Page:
MAX SAMUEL POLIN (1886 - 1958)
(American Director of CNAC)
(CNAC 193? - 19??)

From Wings for an Embattled China by W. Langhorne Bond, page 152, "I met the two American directors of CNAC who were in Shanghai at the American Club for Lunch. They were George Sellet, who was also attorney for Pan Am, and Max Polin, president and founder of the Cathay Oil Company who had negotiated the original contract setting up CNAC."

(From "Wings for an Embattled China")

Best guess is Hong Kong sometime in the late 1940's or very early 1950's
Max Polin on the left, uninown on the right

August 8, 2004
The following e-mail came from Max's nephew, Packard Polin.

He was born in the Ukraine, probably in Kiev, and as a young child, emigrated to Philadelphia in the early 1890's. With his parent's and siblings, he relocated many times, living in Kansas City, Missouri; Cripple Creek, Nevada; Goldfield, Nevada; and finally, in San Francisco; where he became an employee of the Associated Oil Company. He was assigned to Shanghai as the company's representative about the time of World War I; resigning in 1925 in order to found his own firm; The Cathay Oil Company. In addition to this business, he eventually became a representative of aircraft manufacturers, and sold planes to the Chinese military. He is the father of two son's; Tom; who resides in Hong Kong; and Bob; who lives in the United States; as far as I know. He was interned by the Japanese (Santo Tomas) at the beginning of World War II, but was selected by fellow American internees to be repatriated to the States on the Swedish American Liner "Gripsholm", to represent their financial affairs. As you are aware, he was the American Director of the CNAC in the 1930's and as such, and as a business man, it is said that he traveled more air miles in Asia than any other passenger or his era. Because of his extensive knowledge of China and the Chinese, he was recruited as a CIA Officer and returned to Asia for the balance of the war after completing the financial affairs for the internees. After the war, the Communists appropriated the oil company's holdings in China, so he conducted Cathay's business from offices in Hong Kong and in San Francisco; travelling by Pan American Clipper Ships between the two. On January 22, 1958, Max S. Polin died suddenly of a heart attack on Hong Kong Island, and his body was returned to San Francisco for the funeral and burial at the Home of Peace Cemetery, Colma, California.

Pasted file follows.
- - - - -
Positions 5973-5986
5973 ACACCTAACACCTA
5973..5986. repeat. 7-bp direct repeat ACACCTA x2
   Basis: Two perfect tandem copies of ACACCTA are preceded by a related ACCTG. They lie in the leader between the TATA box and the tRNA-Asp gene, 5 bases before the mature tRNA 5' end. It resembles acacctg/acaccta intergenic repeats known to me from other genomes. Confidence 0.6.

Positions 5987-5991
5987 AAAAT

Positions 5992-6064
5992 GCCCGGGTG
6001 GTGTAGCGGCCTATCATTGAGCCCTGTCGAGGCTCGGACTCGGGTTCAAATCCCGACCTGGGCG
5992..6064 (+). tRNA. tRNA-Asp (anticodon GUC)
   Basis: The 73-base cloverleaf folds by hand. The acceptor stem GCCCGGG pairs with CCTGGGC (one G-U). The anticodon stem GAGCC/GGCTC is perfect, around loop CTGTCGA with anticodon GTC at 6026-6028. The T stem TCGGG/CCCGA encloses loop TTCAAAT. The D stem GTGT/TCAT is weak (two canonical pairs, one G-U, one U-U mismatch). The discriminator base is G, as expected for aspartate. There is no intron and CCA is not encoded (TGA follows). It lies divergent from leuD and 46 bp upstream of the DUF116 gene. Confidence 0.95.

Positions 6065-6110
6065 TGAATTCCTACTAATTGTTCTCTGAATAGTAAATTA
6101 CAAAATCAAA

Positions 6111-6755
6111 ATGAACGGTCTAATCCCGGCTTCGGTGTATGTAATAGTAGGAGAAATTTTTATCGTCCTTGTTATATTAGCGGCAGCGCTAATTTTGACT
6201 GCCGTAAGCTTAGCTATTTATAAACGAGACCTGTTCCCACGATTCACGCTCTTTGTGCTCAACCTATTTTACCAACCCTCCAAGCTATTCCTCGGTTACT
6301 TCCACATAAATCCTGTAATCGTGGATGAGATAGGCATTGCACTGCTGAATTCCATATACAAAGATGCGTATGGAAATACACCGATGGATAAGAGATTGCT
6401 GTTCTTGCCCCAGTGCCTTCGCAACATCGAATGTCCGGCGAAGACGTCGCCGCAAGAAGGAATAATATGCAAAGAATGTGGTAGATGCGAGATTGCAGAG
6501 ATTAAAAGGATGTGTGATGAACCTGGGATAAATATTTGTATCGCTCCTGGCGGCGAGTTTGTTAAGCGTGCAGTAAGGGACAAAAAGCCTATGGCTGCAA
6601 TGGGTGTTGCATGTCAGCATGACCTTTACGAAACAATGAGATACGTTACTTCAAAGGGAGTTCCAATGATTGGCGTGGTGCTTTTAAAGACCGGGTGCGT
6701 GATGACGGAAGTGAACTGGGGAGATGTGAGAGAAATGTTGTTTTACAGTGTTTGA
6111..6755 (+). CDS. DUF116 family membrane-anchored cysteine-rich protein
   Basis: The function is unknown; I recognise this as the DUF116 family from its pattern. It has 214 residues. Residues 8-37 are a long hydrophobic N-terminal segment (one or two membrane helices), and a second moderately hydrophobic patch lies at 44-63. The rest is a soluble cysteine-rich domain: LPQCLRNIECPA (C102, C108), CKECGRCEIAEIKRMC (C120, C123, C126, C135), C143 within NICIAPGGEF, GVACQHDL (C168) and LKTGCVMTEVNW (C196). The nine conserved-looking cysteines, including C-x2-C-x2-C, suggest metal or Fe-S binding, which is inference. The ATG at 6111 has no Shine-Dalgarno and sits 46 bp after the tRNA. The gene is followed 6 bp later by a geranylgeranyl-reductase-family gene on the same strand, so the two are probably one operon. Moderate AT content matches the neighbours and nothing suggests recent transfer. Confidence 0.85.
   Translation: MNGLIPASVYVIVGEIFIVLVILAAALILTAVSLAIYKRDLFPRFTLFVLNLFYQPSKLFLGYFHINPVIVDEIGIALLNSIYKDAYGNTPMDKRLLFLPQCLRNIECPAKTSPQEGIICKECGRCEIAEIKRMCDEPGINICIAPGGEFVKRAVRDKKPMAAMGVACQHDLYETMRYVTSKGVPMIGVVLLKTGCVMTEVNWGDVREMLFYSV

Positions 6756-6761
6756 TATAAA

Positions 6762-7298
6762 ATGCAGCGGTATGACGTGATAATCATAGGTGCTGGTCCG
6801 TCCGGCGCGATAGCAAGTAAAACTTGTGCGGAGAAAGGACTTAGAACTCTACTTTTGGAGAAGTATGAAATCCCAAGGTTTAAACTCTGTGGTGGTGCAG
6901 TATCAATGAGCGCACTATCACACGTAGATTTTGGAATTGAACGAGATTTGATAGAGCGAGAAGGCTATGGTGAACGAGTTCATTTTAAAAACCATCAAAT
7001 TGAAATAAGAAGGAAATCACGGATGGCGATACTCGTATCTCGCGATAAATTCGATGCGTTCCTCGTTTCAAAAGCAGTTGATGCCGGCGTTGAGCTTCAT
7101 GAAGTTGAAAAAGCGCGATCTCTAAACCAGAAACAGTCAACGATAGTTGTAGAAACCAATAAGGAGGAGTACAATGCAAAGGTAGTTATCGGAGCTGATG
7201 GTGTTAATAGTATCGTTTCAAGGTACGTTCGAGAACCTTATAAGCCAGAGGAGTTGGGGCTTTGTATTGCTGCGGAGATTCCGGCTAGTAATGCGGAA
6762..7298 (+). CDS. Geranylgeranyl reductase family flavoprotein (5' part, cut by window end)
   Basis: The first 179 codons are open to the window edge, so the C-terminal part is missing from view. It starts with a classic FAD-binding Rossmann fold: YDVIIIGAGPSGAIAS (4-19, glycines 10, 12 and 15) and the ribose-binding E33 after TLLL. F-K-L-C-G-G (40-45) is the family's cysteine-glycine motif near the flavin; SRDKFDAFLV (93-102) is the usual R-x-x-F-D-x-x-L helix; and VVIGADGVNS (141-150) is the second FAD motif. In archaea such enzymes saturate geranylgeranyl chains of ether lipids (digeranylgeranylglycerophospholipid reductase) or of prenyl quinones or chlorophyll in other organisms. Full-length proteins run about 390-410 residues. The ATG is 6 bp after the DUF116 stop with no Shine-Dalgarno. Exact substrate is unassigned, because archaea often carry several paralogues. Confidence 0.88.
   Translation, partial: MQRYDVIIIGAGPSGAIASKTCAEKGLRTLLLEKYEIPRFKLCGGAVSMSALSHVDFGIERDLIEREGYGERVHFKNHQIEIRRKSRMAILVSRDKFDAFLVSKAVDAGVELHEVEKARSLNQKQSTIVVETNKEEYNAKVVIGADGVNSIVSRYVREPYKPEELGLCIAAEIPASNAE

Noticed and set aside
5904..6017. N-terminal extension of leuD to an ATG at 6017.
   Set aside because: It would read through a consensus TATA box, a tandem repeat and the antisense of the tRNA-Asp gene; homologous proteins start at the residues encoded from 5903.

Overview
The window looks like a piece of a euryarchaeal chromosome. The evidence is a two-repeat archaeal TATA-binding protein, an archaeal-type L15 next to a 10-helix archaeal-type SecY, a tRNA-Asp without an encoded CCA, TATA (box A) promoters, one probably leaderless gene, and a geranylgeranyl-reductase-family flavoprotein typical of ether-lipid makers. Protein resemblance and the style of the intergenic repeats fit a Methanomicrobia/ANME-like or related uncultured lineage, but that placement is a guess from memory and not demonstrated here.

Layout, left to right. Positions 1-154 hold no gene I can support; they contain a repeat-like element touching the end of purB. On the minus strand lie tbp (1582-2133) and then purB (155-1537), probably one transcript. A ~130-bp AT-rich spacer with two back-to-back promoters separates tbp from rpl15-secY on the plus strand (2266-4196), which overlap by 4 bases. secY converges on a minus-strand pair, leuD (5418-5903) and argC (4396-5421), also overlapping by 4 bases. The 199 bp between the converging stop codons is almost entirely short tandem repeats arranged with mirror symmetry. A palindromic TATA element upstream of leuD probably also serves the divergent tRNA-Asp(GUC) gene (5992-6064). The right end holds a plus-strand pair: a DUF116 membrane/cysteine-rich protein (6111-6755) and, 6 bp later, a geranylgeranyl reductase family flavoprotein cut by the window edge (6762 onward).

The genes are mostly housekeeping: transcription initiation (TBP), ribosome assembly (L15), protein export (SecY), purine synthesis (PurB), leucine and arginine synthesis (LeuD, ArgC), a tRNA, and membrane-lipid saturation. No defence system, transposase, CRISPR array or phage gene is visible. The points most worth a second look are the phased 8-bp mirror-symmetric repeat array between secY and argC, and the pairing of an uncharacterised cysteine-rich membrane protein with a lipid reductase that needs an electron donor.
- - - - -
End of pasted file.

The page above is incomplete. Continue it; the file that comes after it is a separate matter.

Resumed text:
Best regards,


September 10, 2007

Last week I attended the CNAC Reunion in Burlingame, California. On the way home I stopped at the Home of Peace Cemetery and left flowers and a stone at Max's grave site. It's very quiet and peaceful there.

Tom Moore

Max's parents

If you would like to share any information about Max Polin
or would like to be added to the CNAC e-mail distribution list,
please let the CNAC Web Editor, Tom Moore, know.

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